After obtaining a fine arts degree from UC Irvine in 1974, Tippett found work at Cascade Pictures in Hollywood. “That was kind of our school where we were mentored. There wasn’t anybody doing any stop motion in the United States really, except at Cascade. I knew that Jim Danforth was working there, so I arranged a tour and met with Danforth, Dave Allen and Dennis Muren, and we worked for Phil Kellison, who was our mentor. I was brought in initially as a model maker and then eventually a sculptor-animator. That was our graduate work. Most of the stuff we’d previously just done at home.”
Then, thanks to Tippett’s close connections to his animator peers, he became involved with the first Star Wars movie. A friend told Tippett that he knew a guy “who’s making a science fiction movie and he’s looking for people, so you should give him a call.” Tippett continues, “So I called Richard Edlund [ASC, VES] and he was looking for camera people. It was not my forte, but I gave him Dennis [Muren]’s number, and so Richard hired Dennis.
“George [Lucas] wanted to do some insert shots for the cantina scene [the dingy Tatooine dive bar],” says Tippett, “and Dennis hooked George up with Rick Baker, and Rick Baker hired me and three other out-of-work stop-motion animators.” Tippett worked on the cantina creatures.
“During that period George saw some stop-motion puppets that I had, and that gave him the idea for the [holo]chess set with stop-motion. This was right at the end of the schedule, two weeks to go before everything had to be done,” relates Tippett. “So George said, ‘Make me 10 alien monsters.’” Tippett, Baker and others spent about a week working on new creatures (as well as recycling some puppets Tippett had previously made) and shot them over a few days.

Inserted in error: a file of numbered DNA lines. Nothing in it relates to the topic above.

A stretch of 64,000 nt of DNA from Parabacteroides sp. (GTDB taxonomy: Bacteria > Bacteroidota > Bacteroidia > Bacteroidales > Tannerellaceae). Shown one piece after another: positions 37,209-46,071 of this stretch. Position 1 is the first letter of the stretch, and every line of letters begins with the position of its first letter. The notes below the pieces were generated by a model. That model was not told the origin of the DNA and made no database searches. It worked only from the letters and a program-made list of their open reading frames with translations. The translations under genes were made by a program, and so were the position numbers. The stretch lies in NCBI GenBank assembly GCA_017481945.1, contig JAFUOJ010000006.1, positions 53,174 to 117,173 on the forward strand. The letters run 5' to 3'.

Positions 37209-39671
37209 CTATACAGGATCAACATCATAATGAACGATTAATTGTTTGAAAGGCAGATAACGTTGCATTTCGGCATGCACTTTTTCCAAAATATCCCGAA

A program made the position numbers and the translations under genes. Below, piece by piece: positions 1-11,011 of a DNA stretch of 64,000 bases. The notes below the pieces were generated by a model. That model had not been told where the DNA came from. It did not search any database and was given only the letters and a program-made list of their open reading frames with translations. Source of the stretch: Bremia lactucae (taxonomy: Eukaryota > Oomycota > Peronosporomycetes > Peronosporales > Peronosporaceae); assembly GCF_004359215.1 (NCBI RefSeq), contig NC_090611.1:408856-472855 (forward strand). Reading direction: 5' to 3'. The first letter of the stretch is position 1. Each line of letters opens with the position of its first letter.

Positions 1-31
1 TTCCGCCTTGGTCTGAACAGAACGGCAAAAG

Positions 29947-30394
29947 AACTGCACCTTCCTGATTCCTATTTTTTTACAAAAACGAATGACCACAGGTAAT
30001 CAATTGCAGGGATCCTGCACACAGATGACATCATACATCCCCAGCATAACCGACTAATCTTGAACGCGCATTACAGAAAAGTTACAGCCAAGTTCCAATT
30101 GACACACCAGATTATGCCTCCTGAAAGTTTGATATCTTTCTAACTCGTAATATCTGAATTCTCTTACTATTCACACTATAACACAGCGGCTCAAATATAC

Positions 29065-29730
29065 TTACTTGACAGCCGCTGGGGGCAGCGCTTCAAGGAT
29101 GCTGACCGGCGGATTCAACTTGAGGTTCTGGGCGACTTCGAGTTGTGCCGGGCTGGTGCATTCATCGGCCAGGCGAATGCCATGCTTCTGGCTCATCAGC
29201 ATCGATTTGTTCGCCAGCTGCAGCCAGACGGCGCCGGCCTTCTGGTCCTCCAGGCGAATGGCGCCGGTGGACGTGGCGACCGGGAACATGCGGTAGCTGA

Tippett was head of ILM’s “creature shop” for Star Wars: Episode V – The Empire Strikes Back (1980), and worked with Jon Berg and Muren to animate the AT-AT Imperial Walkers and Tauntaun animals with a pioneering stop-motion technique (“go motion”) with “motion blur” to make model movement more realistic and less jerky.
For Star Wars: Episode VI – Return of the Jedi (1983), Tippett designed the inimitable Jabba the Hutt. “Ralph McQuarrie, Joe Johnston, Nilo Rodis-Jamero and I all contributed designs, and George eventually picked the design that I came up with.” Initially, Lucas wasn’t finding what he wanted. “So I asked him, ‘If you were going to cast an actor to play Jabba, who would that be?’ And he thought for a moment and said, ‘Sydney Greenstreet’ [a corpulent English actor]. At that moment I got a flash and came up with the design.”